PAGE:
Minister of Trade Sosten Gwengwe has disclosed that regulations for the administration of preferential treatment for small and medium enterprise (SME) in the country have been gazetted.
Gazetting of the regulation—an approval of amendments to Public Procurement and Disposal of Public Assets regulations— means 60 percent of public procurement will be reserved for individuals and companies owned by indiginous Malawians.
“I can confirm that the SME Order has been sent to government print for gazetting. This will help in bridging the gap between the rich and the poor,” Gwengwe said.
The minister said Tonseled government was creating a vibrant middle class as a backbone of the country’s economy. The SME Order also stipulates that government procuring agents should only buy from local SMEs in line with the gazetted list of goods and services.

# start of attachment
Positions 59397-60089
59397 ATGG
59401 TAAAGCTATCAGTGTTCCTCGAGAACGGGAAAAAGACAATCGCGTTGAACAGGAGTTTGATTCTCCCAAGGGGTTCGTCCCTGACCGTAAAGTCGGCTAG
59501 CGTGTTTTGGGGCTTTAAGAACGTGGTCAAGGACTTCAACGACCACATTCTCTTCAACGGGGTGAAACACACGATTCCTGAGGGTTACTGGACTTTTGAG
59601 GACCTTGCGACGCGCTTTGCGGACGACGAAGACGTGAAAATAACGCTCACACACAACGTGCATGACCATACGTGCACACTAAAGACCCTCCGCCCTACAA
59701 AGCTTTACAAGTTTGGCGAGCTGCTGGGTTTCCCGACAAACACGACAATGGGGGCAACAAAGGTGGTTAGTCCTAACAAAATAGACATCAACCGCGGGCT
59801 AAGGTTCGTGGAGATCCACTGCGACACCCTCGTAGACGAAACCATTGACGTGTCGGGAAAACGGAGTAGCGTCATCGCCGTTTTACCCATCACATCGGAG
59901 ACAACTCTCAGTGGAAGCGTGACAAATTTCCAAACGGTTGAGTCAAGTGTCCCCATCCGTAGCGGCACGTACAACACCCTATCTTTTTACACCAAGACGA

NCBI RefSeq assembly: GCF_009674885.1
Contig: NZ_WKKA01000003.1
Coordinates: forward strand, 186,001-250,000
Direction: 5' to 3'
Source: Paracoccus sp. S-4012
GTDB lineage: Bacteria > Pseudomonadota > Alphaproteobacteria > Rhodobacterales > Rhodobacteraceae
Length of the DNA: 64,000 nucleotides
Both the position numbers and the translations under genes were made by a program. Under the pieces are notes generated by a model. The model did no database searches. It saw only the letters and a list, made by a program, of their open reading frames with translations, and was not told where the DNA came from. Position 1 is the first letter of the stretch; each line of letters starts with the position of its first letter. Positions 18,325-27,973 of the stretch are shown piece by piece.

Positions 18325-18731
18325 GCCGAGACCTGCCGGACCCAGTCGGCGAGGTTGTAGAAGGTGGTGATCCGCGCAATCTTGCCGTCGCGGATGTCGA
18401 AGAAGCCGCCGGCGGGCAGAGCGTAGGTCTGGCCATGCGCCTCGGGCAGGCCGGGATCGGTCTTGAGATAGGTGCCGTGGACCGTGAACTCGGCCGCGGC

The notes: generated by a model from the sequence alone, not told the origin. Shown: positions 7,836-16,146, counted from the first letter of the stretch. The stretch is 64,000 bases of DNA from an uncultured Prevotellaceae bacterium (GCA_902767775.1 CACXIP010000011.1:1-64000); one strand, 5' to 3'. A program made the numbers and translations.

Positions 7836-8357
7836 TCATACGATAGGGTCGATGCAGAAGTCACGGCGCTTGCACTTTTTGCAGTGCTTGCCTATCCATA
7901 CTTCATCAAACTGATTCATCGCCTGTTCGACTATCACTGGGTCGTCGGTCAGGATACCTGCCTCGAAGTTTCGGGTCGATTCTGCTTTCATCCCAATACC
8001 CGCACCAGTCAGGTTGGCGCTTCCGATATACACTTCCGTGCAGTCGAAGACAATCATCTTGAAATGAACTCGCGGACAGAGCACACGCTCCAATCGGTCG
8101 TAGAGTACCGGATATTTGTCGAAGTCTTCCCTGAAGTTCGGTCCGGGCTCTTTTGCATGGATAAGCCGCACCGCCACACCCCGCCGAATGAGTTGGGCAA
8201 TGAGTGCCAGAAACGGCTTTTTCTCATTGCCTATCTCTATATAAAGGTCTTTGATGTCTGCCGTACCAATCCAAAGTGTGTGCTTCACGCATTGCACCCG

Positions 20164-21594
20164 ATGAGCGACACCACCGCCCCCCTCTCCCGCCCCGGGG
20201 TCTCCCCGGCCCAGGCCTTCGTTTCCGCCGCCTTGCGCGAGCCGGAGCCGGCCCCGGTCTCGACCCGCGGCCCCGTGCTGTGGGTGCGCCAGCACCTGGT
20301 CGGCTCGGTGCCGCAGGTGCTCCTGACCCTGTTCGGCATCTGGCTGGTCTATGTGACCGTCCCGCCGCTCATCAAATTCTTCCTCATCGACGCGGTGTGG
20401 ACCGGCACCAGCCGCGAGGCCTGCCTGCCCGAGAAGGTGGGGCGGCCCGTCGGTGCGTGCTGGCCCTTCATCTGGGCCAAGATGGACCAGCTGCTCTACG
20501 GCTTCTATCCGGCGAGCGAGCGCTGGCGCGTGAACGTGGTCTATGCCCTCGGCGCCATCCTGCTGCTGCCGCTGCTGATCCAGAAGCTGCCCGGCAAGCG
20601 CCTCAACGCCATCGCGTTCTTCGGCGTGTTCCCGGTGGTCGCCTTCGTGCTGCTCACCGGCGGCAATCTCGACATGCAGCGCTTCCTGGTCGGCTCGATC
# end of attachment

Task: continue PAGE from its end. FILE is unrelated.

Gwengwe said time had come for indigenous Malawians— women and youth, in particular— to meaningfully participate in government procurement processes.
The most recent past Public Procurement and Disposal of Public Assets (PPDPA) Director General Ellias Hausi said the regulations sought to operationalise Section 36(1) of the PPDPA.
The Act shall ensure prioritisation of all bids submitted to PPDPA and the preference of indigenous Malawians in 60 percent of competitive bidding transactions to other nationals, who shall have 40 percent of the cake, among other things. In the 2019/20 financial year, it was estimated that, out of K890 billion of the government’s procurement budget, only less than 15 percent was taken up by indigenous Malawians.
The PPDPA dates back to October 2017, when the then Karonga Central Constituency member of Parliament Frank Mwenefumbo proposed a clause in the PPDPA Bill that 40 percent of government business in the country should be given to indigenous Malawians. He said this would help create jobs and boost the economy of the country. Mwenefumbo also indicated that the creation of more jobs in the country depended on the number of indigenous Malawians that were able to do business with the government.
Parliament passed the bill in 2017.